Welcome to my coffee shop in the cyber neighborhood!
Welcome to my cyber neighborhood coffee shop! Grab a mug of your favorite
beverage and a cozy chair to read and comment a bit. Be sure to try a piece of
black forest cake or the tiramisu. Try both; cyber-cake is calorie free!
If you were visiting from Worldwide Christmas Scrapbooking Freebies, follow the
hyperlinks for Digitalegacies Designs' mini kit Christmas Cocoa
and the add-on Christmas Cocoa Flowers.
Wednesday, March 19, 2014
Book Review: Until Proven Guilty by J. A. Jance
Synopsis at Good Reads
The little girl was only five, much too young to die -- a lost treasure who should have been cherished, not murdered. She could have been J.P. Beaumont's kid, and the determined Seattle homicide detective won't rest until her killer pays dearly. But the hunt is leading Beaumont into a murky world of religious fanaticism, and toward a beautiful, perilous obsession all his own. And suddenly Beau himself is a target -- because faith can be dangerous...and love can kill
My review at Good Reads
3 out of 5 stars
I usually prefer my thrillers by male authors. The reason for that is female authors often inject a superfluous love story. If there’s killing being done I prefer the killing being done and a savvy sleuth finding the killer and solving the crime. Okay, maybe not that simple and a love subplot is okay once in a while but I don’t care for a “love story with a crime subplot.”
Until Proven Guilty started with no love plot at all, just an horrific homicide complicated by a group of religious fanatics surrounding the murder. The story was good and the initial crime development was excellent but about halfway through I was disappointed that the love story was taking over the book. Then there were other murders that didn’t make sense with the plot. I wondered if the plot from the synopsis that made me want to buy the book had been buried by the love plot.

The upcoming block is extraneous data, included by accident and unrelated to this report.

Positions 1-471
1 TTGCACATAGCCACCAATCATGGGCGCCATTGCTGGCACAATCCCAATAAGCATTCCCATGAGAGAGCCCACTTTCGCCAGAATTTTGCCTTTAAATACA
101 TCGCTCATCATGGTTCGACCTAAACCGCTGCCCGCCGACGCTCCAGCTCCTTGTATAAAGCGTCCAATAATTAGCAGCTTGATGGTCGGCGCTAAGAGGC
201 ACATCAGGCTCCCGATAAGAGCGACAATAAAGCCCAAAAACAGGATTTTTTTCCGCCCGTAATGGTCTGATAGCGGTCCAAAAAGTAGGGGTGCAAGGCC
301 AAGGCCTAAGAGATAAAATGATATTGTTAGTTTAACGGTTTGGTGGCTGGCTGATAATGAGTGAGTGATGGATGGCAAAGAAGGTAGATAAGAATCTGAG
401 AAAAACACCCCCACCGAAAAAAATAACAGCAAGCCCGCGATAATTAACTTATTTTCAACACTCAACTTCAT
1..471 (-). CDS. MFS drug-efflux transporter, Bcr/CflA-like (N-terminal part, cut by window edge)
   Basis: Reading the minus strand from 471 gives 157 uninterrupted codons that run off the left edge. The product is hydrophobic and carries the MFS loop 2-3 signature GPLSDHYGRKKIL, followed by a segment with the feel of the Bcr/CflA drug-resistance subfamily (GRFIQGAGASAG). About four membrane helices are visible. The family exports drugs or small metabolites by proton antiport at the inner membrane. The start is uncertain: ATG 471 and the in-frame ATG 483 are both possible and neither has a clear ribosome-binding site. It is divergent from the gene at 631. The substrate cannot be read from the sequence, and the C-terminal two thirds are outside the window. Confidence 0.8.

My biggest beef was with the main character who I thought could’ve been better developed and was shallow and not nearly as wise as his age and position would lead you to expect. It irritated me most because the “dumbing down of the main character” was essential for the love story to happen. In the end the love story is tied back into the crime story with a twist but by the time of the twist I had grown quite tired of the whole love story and the naïveté of the main character and I just wanted the book to end.
If you enjoy a good police thriller and absolutely despise romance novels don’t read this book. But if you enjoy a love story, however improbable that story is, intermingled with a murder mystery, you might enjoy this book. For me personally I don’t think multiple murders and a wedding belong in the same book; I don’t care for romance and crime mixed. The characters can fall in love or be in love as a smaller part of the book, but when the bullets are flying or the knives are slashing that should be the main story.